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Ludhiana Farmer Runs a Successful Millet Value Addition Business, Inspires Others to Start Organic Farming

To reduce the use of harmful chemicals, the younger generation of farmers in Punjab is looking at sustainable alternative crops such as millet to ensure crop diversity and tackle nutritional security.

Aarushi Chadha

Monocropping culture is an agricultural practice of growing a single crop or plant variety in a farming system at a time. In Punjab, monocropping is extremely popular and is responsible for wreaking havoc on the fertility of the soil and reducing the water table because of the indiscriminate use of chemical fertilizers and pesticides to increase yield.

Wheat and paddy constitute more than 80% of the crops grown. Growing the same crop, such as wheat and paddy, every year increases the crop’s vulnerability to pest infestations and diseases. And unlike pulses and legumes, neither wheat nor paddy, make the soil absorb nitrogen or any other important mineral.

To counter the monocropping culture that is prevalent in Punjab many young farmers are returning to millet. Millets have always been a traditional and sustainable crop in the region of Punjab. The reference to this crop can be found in archaeological evidence of the Indus civilization also. The crop was never a dominant crop but was always used in combination with other crops, thus creating a sustainable cropping pattern that was able to withstand rainfall variability.

Millets were popular even in the 1970s. The six types of millets that are the most popular are- Kodra, Swank, Kangni, Kutki, Ragi, Bajra, and Jowar. These millets were part of the everyday meal and were grown regularly depending on the suitability of land of each region for particular millet. The only disadvantage these grains had been by being a little course because of which, they slowly lost their place in a daily plate containing more westernized influence.

Benefits of millet on our health and to the environment

Along with the climate-resilient nature of the crop and the lack of the requirement of harmful pesticides for cultivation purposes, the nutritional properties of millets are unmatchable. The grain is rich in both soluble and insoluble dietary fiber making it excellent for improving the functioning of the digestive system.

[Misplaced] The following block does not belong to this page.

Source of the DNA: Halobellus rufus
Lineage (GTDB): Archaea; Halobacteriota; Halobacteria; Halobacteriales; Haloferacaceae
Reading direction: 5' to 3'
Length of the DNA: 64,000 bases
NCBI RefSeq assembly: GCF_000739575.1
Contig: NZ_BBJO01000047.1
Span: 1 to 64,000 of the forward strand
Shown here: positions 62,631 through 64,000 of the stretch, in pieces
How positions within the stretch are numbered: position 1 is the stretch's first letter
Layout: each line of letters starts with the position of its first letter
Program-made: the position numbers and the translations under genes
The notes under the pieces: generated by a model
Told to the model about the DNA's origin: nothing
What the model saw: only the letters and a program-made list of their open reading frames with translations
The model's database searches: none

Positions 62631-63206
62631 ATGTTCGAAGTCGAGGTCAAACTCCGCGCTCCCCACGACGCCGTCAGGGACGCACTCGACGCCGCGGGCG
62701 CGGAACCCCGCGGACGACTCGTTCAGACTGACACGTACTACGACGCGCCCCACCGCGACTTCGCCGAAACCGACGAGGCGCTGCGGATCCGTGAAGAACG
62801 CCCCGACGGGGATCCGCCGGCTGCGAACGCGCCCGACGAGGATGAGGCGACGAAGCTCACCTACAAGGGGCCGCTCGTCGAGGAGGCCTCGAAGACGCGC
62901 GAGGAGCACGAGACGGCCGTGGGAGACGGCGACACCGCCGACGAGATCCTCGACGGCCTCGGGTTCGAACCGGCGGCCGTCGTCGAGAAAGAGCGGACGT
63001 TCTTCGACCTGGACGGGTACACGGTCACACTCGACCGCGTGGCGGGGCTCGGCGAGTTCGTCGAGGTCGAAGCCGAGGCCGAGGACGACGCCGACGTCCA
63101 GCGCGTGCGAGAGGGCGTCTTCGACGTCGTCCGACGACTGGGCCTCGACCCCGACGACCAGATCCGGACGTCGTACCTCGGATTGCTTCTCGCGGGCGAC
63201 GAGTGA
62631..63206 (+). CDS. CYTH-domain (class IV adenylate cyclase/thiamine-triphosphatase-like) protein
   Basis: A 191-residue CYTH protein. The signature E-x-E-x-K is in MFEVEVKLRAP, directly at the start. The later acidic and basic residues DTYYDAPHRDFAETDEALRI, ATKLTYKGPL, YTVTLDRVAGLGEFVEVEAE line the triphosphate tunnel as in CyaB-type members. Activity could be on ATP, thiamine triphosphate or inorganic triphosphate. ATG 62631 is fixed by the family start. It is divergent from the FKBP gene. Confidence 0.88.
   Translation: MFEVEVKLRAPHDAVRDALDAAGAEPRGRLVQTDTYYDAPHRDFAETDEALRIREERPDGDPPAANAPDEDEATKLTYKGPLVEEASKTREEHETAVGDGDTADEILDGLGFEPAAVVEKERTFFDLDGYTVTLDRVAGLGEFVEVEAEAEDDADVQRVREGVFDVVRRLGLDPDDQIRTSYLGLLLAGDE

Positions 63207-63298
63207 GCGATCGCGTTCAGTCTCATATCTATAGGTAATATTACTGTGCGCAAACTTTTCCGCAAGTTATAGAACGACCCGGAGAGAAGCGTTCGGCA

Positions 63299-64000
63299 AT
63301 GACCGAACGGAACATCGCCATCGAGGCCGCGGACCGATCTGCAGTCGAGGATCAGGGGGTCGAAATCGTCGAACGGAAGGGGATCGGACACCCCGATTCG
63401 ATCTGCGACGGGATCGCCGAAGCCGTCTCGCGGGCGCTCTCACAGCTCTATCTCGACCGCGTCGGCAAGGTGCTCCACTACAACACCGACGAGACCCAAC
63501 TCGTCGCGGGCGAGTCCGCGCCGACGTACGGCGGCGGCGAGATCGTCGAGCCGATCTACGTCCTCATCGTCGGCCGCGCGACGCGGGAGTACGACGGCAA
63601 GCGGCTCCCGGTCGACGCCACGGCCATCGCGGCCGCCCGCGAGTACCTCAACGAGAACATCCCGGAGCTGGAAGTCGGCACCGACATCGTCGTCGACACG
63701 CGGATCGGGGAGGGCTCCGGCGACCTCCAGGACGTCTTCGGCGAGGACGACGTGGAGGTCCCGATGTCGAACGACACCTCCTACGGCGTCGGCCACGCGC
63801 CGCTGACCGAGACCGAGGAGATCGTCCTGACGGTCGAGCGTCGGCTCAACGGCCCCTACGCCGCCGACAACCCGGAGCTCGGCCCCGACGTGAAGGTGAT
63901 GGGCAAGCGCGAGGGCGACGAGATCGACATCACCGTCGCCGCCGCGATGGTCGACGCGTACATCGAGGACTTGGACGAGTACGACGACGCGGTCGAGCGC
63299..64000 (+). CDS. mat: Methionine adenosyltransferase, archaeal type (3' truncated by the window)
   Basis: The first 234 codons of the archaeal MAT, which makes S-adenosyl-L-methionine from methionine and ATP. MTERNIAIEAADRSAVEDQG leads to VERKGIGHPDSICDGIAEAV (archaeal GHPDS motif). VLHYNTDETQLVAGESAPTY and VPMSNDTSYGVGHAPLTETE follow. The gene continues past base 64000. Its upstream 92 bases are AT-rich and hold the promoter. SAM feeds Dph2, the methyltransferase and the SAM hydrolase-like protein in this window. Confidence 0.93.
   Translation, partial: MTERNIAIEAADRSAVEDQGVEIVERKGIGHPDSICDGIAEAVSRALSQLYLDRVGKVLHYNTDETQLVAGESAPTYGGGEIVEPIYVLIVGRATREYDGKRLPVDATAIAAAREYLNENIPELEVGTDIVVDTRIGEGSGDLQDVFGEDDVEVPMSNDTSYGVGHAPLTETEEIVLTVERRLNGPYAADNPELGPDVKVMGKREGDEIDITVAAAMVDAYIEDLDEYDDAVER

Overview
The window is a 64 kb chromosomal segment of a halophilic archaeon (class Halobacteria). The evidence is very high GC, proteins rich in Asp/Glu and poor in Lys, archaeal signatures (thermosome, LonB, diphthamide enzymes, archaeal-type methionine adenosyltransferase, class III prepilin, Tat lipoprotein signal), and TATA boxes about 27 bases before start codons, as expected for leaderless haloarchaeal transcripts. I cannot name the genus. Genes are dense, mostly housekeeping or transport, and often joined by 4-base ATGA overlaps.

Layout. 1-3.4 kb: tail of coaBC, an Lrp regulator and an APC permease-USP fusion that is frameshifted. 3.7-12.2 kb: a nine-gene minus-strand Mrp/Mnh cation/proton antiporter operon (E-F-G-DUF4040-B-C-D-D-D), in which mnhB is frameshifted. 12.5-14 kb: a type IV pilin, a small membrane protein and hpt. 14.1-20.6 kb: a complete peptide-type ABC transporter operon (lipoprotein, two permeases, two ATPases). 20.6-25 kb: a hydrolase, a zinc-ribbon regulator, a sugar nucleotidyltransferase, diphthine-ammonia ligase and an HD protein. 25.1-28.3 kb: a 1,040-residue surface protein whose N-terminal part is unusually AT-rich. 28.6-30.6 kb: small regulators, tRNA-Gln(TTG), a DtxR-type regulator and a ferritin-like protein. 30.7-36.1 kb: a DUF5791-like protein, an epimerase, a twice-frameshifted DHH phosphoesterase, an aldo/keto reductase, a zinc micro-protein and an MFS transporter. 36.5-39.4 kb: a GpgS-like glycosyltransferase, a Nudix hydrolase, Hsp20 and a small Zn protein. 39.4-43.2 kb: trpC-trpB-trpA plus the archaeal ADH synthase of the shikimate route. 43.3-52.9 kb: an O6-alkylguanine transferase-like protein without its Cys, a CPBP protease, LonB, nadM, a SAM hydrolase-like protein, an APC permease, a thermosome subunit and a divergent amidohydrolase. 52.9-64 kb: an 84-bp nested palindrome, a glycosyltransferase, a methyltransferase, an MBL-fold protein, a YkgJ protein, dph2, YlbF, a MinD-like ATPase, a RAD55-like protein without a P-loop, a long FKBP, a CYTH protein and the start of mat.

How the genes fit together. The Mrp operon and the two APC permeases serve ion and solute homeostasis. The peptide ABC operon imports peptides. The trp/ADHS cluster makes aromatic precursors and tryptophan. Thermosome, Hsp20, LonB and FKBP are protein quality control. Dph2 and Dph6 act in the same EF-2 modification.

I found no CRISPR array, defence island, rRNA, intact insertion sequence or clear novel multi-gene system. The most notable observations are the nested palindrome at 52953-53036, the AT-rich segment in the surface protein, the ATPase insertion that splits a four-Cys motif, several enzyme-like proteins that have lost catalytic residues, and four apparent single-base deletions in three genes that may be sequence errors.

The grain is high in complex carbohydrates making it a low glycemic index food which helps in keeping blood sugar under control and the management of diabetes becomes easier. The grains are excellent sources of vitamins A and B and are rich in potassium which supports healthy heart and kidney functions. Another very important component in millets is niacin which is important for maintaining healthy skin and organ functions.

Paramjit Singh Pannu and the “Punjab Native Seed Growers”

Paramjit Singh Pannu is a progressive farmer from the district of Ludhiana who saw the potential of growing millets and how it is healthy for other people. Once he realized that growing millets are a niche market, he attended the Punjab Agricultural University and enrolled in short-term courses organized by Krishi Vigyan Kendra and Samrala on topics such as beekeeping, organic farming, growing mushrooms, and seed production.

He started growing ragi on his land along with other crops like sugarcane, turmeric, and other crops in a multi-cropping system. Paramjit Pannu used his aptitude for research to diversify his operation and started baking cookies from the grains he grew in a small bakery established on his farm and started to sell them in nearby cities.

Pannu was also interested in making farming more commercially and economically viable for small landholding farmers. Today, he is providing farmers with seeds and purchases ragi from the same farmers to produce flour, dalia, and cookies. He has also motivated other farmers to come together and create the society of “Punjab Native Seed Growers.”

He is also part of a Farmer Producer Organization “Nirbhay Fed” under which efforts are underway to involve more farmers to move from mono-cropping pattern of rice-wheat towards a multi-cropping pattern which is more sustainable for mother earth and climate-resilient.

His success motivated other farmers to grow millets and he even gives them a buy-back guarantee if the farmers follow his advised practices to grow organic produce. This handholding helps the farmers to take risks and slowly, a few farmers have started joining hands with him to cultivate organic produce and prepare millet-based products.

Even though the millet crop covers a little less than a thousand-hectare of land in the state of Punjab today, the growing demand for adopting it as a supplementary crop is increasing because of the tireless efforts of people like Paramjit Singh Pannu. Millets are widely considered one of the healthiest grains in the world. So, its cultivation needs to be revived by some consistent efforts. The need is to promote the diversity, nutritional and ecological benefits of millets to consumers, producers, and decision-makers and improve food sector linkages.

This article is authored by Dr. Prerna Kapila, Assistant Professor, Community Science, Krishi Vigyan Kendra, Samrala.

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